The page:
Let’s take a look at some of the best practices that you can start using on your website’s landing pages.
Nelio A/B Testing
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Simplify the Page
A landing page should be simple and easy to follow. Make sure the visitor isn’t overwhelmed by too much text or gets lost and can’t find the “Buy Now” button. Some tips to simplify the page are:
- Show concise and direct headlines
- Display clear and visible calls to action
- Eliminate navigation links that do not lead to the checkout page
- Show product details with bullet points
- Reduce the text showing only the essential information
Think of a landing page as a page where you first take a quick glance to decide whether to stay on it or try to find something better. Avoid unnecessary text and limit yourself to answering what adds value to the visitor.
Although the theory is fine, the most important thing is to create the A/B test that confirms that the simplification you have created on your page is indeed the one your visitors prefer. For example, we wanted to simplify our Nelio Software home page and created an A/B test of it. Our goal was to design a simpler, more visual, and more concise alternative version to increase conversion.
We run the test and, surprisingly, the new variant we created was not a better solution to improve conversion. Had we not tested it, we would have applied a page that we thought was better but actually wasn’t. You will find the details of the A/B test that we performed in this post.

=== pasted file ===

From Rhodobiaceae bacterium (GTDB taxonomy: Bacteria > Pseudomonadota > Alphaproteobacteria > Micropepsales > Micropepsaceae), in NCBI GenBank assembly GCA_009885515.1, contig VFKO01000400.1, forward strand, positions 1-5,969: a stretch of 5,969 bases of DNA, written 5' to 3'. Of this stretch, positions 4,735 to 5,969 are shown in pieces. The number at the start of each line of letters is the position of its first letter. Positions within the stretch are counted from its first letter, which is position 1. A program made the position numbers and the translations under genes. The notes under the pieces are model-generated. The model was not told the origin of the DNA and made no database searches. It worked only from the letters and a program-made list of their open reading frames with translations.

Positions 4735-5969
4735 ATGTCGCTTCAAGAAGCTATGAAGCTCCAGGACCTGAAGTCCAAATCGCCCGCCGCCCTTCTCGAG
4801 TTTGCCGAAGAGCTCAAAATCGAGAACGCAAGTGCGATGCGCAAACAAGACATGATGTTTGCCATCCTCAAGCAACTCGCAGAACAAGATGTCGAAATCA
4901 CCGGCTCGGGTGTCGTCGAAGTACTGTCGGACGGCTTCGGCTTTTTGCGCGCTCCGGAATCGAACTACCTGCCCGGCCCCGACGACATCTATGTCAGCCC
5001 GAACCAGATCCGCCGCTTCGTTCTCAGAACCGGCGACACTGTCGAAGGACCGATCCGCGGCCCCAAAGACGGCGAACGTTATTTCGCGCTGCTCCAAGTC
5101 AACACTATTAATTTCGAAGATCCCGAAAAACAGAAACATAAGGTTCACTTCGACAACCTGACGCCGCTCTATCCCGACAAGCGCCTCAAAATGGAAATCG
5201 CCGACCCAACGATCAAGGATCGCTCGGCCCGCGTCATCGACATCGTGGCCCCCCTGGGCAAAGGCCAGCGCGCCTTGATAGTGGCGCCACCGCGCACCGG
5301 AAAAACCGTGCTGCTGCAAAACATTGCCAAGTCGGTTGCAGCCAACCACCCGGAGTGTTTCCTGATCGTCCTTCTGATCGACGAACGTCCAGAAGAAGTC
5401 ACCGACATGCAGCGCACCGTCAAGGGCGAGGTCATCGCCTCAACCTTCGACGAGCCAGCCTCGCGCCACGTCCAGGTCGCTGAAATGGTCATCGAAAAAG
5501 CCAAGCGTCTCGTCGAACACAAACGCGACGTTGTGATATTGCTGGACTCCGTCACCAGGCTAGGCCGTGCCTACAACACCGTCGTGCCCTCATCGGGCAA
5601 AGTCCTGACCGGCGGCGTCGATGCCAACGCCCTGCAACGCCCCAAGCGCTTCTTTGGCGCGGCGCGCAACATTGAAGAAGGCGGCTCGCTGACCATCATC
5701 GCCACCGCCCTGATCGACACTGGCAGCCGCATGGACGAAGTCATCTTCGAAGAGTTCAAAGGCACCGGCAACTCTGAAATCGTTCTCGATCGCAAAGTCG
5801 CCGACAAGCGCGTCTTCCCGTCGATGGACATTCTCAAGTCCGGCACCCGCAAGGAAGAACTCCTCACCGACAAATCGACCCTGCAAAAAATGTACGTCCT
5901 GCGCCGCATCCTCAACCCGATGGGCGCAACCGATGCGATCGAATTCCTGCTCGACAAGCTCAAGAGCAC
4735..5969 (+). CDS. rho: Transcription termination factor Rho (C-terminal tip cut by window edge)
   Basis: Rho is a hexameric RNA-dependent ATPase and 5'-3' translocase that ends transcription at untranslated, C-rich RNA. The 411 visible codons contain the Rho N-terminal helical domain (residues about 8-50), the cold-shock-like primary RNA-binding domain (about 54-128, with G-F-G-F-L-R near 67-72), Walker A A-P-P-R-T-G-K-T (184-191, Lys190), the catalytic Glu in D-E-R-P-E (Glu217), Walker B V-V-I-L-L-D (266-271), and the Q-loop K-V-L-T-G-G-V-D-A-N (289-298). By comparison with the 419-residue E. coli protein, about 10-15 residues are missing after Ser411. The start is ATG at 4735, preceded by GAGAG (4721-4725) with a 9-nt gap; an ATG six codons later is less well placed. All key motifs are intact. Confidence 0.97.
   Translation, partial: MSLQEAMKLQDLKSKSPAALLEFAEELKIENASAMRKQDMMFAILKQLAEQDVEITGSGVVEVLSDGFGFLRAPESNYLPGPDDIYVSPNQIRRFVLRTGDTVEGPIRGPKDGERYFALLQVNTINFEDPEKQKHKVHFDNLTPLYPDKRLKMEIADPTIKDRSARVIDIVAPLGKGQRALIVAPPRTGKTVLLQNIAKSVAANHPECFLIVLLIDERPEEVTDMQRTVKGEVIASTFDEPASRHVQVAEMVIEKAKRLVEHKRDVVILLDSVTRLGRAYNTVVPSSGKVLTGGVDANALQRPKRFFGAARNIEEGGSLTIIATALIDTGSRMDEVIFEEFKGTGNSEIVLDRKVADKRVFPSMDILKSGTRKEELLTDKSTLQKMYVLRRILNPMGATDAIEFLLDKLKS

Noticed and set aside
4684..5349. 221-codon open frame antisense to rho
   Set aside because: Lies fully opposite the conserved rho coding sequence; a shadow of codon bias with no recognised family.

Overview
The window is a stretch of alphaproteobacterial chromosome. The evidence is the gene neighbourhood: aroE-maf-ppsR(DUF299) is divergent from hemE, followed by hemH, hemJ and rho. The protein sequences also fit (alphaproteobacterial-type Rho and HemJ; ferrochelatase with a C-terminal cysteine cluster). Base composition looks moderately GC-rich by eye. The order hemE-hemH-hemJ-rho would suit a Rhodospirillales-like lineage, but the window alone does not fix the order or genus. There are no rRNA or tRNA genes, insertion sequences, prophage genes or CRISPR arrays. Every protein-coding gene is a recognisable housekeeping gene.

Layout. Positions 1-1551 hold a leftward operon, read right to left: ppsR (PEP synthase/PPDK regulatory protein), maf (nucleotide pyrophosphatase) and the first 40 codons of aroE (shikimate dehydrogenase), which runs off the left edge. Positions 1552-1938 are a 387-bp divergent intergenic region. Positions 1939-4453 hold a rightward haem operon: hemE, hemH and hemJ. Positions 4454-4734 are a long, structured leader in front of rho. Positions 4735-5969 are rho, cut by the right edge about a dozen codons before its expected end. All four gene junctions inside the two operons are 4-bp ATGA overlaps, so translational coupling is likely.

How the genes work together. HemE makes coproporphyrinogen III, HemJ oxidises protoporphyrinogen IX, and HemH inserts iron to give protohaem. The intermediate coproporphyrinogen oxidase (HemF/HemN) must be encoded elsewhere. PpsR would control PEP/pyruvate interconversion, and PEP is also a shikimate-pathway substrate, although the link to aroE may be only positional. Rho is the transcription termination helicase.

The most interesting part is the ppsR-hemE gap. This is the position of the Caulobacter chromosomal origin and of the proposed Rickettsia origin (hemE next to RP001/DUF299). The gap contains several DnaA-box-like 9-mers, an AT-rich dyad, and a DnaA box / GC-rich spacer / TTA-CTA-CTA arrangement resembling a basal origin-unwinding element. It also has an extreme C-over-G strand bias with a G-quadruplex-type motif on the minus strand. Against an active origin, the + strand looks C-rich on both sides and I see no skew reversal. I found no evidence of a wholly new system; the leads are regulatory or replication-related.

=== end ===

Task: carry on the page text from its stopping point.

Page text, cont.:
But as you can see in the following image, we didn’t stop there and we continued testing different variants of our Nelio’s home page. The design our home page has at the time of writing this post is very different from the previous proposals: it’s clearer, simpler, and tidier. And it performs better!
The First Fold of Your Landing Page
The first fold of your landing page is the most important section. It’s the first thing every visitor who lands on that page will see. Whether they continue browsing your website, scroll down to see more, or flee to the Google search engine in less than two seconds depends on it.
Unfortunately, you can’t have all the information in this first fold: you must choose carefully what you put in there. What’s the most important piece of information you need to tell a visitor? Creating A/B test of the first fold can have a great impact on improving the conversion of your website.
For example, in the Nelio A/B Testing landing page in which the product is described and whose conversion objective is to get the user to visit the product pricing page, we tested different versions of its first fold. Hover over the block and move the slider around to compare both versions: